Radiocarbon dating. Two charcoal samples from Trench J were dated by radiocarbon analysis (AMS 14C; Fig. 21). The first sample (No. 1) was taken from a cluster of goat dung in Sq J9 at the top of the trench (448 m asl). The result, 2500–2450 BCE (calibrated; Fig. 22), indicates that the site was occupied during the Early Bronze Age. The second sample (No. 2B) was taken from a taxonomically unidentified charcoal, which was extracted from the middle of Sq J13 near the base of the trench (447.35–447.60 m asl). The result, 5220–4950 BCE (calibrated; Fig. 23), attests to the site’s use at the end of the Pottery Neolithic period. The site’s stratigraphy indicates that there were at least three habitation periods at the site: an early period, comprising the hearths at the base of the trench; a period when the buildings were constructed, dated by the dung at the top of the trench; and a period when the tumuli were built.
Pollen Analysis. Five soil samples were examined from Trench J: two from the lower level (c. 5100 BCE), one from the middle of the section (c. 4000 BCE) and two from the upper level (c. 2500 BCE). In each sample, 200 pollen grains were identified and counted. The prominent finds in all the samples were desert plants that are still known in the ‘Uvda Valley today. However, the occurrence of tree pollen in the samples is markedly higher than its level at present. One of the lower samples contained reed pollen, attesting to an ancient water source nearby, which no longer exists. Both the early samples and the middle sample contained pollen from domesticated cereals. Similar results were arrived at in studied at other sites in the valley, where they were found along with abundant flint and stone implements, including numerous grinding stones (Avner 1998; 2015).
Summary and Conclusions
Site 190 was a small habitation site. Based on the surviving architectural remains, it covered c. 350 sq m, but it is evident that activity at the site stretched over a larger area. The site, situated on the bank of a wadi and slightly concealed from the wide valley to its west, was first inhabited at the end of the Pottery Neolithic period. Radiocarbon dates show that is was used for at least 2500 years, although perhaps not continuously.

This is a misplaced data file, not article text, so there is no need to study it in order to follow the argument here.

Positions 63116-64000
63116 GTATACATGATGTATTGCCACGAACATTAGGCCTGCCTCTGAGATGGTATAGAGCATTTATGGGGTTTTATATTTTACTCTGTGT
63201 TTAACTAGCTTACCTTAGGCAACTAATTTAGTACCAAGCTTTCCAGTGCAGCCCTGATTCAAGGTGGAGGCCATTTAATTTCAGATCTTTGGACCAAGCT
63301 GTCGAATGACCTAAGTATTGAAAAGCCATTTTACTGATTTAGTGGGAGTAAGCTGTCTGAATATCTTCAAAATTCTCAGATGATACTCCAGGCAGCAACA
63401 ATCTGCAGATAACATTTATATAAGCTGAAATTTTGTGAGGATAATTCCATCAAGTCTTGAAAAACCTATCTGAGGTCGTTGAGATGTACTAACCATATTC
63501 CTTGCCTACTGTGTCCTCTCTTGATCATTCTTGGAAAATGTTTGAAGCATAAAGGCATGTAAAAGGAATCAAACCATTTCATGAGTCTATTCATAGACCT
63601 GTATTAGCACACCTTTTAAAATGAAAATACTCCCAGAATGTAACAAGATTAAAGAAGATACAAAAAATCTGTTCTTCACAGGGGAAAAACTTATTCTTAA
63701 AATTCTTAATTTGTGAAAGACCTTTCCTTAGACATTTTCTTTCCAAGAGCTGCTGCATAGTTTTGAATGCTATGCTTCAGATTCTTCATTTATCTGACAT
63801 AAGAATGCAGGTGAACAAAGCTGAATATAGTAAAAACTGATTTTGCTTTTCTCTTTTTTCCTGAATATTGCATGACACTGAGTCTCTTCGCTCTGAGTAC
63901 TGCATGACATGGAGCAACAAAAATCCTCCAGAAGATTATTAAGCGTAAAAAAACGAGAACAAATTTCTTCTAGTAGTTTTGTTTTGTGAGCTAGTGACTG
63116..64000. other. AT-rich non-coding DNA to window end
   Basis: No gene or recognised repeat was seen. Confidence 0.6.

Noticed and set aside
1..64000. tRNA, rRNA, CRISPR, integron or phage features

Traces of hearths and ashes throughout the site and at various depths point to domestic activity in the area over a long period of time. The density of the hearths is unknown, but if each ash patch that is several dozens of centimeters in diameter does indeed represent the remains of a hearth, then the finds in the trench indicated that the area contained dozens of hearths. The use of stones inside hearths was common at the site. The remains recovered so far do not clarify what type of activity took place around the hearths.
The courtyard was built within a wide hollow that had been dug into the desert floor; no earlier archaeological stratum could be found in any of the excavated sections. The remains from this phase consist of flint artifacts, including blades, a few potsherds and several stone implements. No bones were recovered, but a few teeth were preserved. Sheep/goats were probably kept in the central area. Architecturally, a number of building styles were identified at the site. The walls of the earliest style are surrounded by the yellow clayey soil, but most of the wall tops are exposed and bear gray patina, as, for example, in L6 and beneath W2.
The construction style of the tumuli differed from that of the earlier walls: they were built of large stones arranged in no particular order. The tumuli were built over the courtyard, which by this time was filled with clayey soil and other matter and so was at the same elevation as its surroundings. Tumulus 2 was built probably in the EB IV, and so were probably the other two tumuli. The construction of tumuli above earlier remains is a known feature in the Negev. In two of the three Samar kites, tumuli were built on top of the kites, which were dated to the Early Bronze Age (Nadel et al. 2010
). Tumuli 2 and 3 have nearby walls (L4, L5), which may have been contemporaneous, but could also be the remains of walls from the earlier buildings. Traces of ash and charcoal, stone tools, potsherds and flint artifacts exposed in a trench (Sq L4) indicate domestic activity alongside Tumulus 2.
In the course of the surveys and excavations conducted in the ‘Uvda Valley (Avner 2007
), 182 habitation sites have been documented so far; almost all of them in the east of the valley, where they are denser than anywhere else in the Negev. Four of the sites were settled in as early as PPNB, such as the sites in Nah
al ‘Issaron (Goring-Morris and Gopher 1983
; Carmi et al. 1994
) and in Nah
al Re‘u’el (Ronen et al. 2000
); the other sites are attributed to the sixth to third millennia BCE. Almost all the habitation sites include courtyards or sheep/goat pens surrounded by dwelling rooms (Avner 1998
). The surveys and excavations conducted to date point to a continued occupation of the valley from PPNB onward (Avner 2006
), culminating in farming by Bedouin from the H
ayuwat tribe that continued up to the mid-twentieth century CE.